is clarinetist Dexter Payne
's homage to the late Thiago de Mello
, the composer, percussionist and multi-instrumentalist whose life and music reflected the panoramic beauty of his native Brazil and with whom Payne recorded several beautifully reflective pieces of music, including and especially their self-produced 2007 duet Another Feeling
(2006, Dexofon). Take time to stroll around and enjoy the beauty of its pathways and gardens, and sit in its contemplative shade, and you'll quickly learn that the quietly brilliant Pra Vocé
more than honors de Melloit seems to warmly embody his very musical breath.
The uniquely beautiful blend of Brazilian, jazz (especially New Orleans), African and other instrumental musical styles on Pra Vocé
also illustrates Payne's expansive background: He's studied Balkan dance music in Istanbul, spent a decade playing throughout Africa (including Ghana, Nigeria, Senegal and Uganda), which culminated in his 2008 appointment as Director of the Afropop Ensemble at Naropa University in Boulder, Colorado, and more recently toured the US and Canada with the The Lionel Young
Band, the 2011 International Blues Challenge Champion.
Payne is clearly the leader but every musician's voiceDave Willey
on accordion, Bill Kopper
on six- and seven-string guitar and Victor Mestas Perez
from Venezuela on pianosings through the liquid rhythms poured out on drums and pandeiro by Raoul Rossiter
(who plays with Kopper in the band Ginga). Rossiter keeps Pra Vocé
flowing with gentle but exquisite rhythms, rippling into the spaces between the piano and guitar in the live recordings "Sampa" and "Assanhado" and warm, quicksilver closing homage to the Brazilian state "Lembrei do Ceará." In a performance as brilliantly quiet as Dom Um Romao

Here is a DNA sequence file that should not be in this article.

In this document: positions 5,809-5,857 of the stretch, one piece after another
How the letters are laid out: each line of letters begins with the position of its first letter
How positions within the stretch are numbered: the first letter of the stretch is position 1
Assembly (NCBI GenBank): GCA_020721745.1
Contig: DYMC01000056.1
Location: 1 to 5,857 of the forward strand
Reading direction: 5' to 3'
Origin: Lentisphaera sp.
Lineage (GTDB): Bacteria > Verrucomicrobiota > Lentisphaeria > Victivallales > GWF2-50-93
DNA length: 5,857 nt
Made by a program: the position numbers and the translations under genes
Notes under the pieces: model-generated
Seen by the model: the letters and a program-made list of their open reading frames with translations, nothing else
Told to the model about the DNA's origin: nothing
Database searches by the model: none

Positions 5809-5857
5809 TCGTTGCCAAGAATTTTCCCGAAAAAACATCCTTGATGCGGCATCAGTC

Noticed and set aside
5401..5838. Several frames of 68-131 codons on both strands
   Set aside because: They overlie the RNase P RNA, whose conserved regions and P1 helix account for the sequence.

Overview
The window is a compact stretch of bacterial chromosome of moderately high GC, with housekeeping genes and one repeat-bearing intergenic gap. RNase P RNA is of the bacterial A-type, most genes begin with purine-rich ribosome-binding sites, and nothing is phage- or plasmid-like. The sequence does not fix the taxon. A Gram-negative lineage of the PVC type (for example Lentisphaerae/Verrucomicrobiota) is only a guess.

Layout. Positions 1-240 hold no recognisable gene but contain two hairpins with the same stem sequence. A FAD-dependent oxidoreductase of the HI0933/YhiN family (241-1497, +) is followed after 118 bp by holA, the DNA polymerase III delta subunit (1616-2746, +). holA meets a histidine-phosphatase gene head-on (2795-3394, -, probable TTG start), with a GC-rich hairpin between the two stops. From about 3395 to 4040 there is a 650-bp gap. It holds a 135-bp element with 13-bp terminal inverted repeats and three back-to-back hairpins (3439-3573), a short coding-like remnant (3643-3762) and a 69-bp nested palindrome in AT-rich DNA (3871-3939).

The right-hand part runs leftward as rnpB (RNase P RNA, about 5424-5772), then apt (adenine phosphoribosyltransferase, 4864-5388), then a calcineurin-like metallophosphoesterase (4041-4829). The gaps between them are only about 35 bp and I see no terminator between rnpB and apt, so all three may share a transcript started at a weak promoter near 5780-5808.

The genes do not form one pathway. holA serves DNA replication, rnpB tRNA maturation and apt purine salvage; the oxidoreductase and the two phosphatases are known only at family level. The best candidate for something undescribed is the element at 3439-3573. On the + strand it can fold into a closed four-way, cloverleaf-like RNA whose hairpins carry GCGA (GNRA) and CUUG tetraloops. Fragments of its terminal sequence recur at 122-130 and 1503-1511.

's on the legendary Francis Albert Sinatra/Antonio Carlos Jobim
(1967, Reprise), Rossiter places every beat in just the right place.
This live version of "No Wolf at the Door," which first appeared on Another Feeling
, paints Jobim's "Meditation" in guitar, piano and accordion shades, with Pérez and Payne so attuned that their piano and clarinet seem to complete each other's phrases.
Like twin dawns, the two opening selections sound particularly beautiful early in the day. Kopper opens "Chorinho pra Vocé" in a cascading acoustic guitar waterfall, into which Payne's clarinet expertly yet playfully dives like a dolphin. In the choro
standard "Alma Brasileira," which translates to "Brazilian soul," Payne's singing clarinet and its deft interplay with the quicksilver rhythm section on which it dances lends the spirit of New Orleans improvisational jazz to this classic Brazilian piece.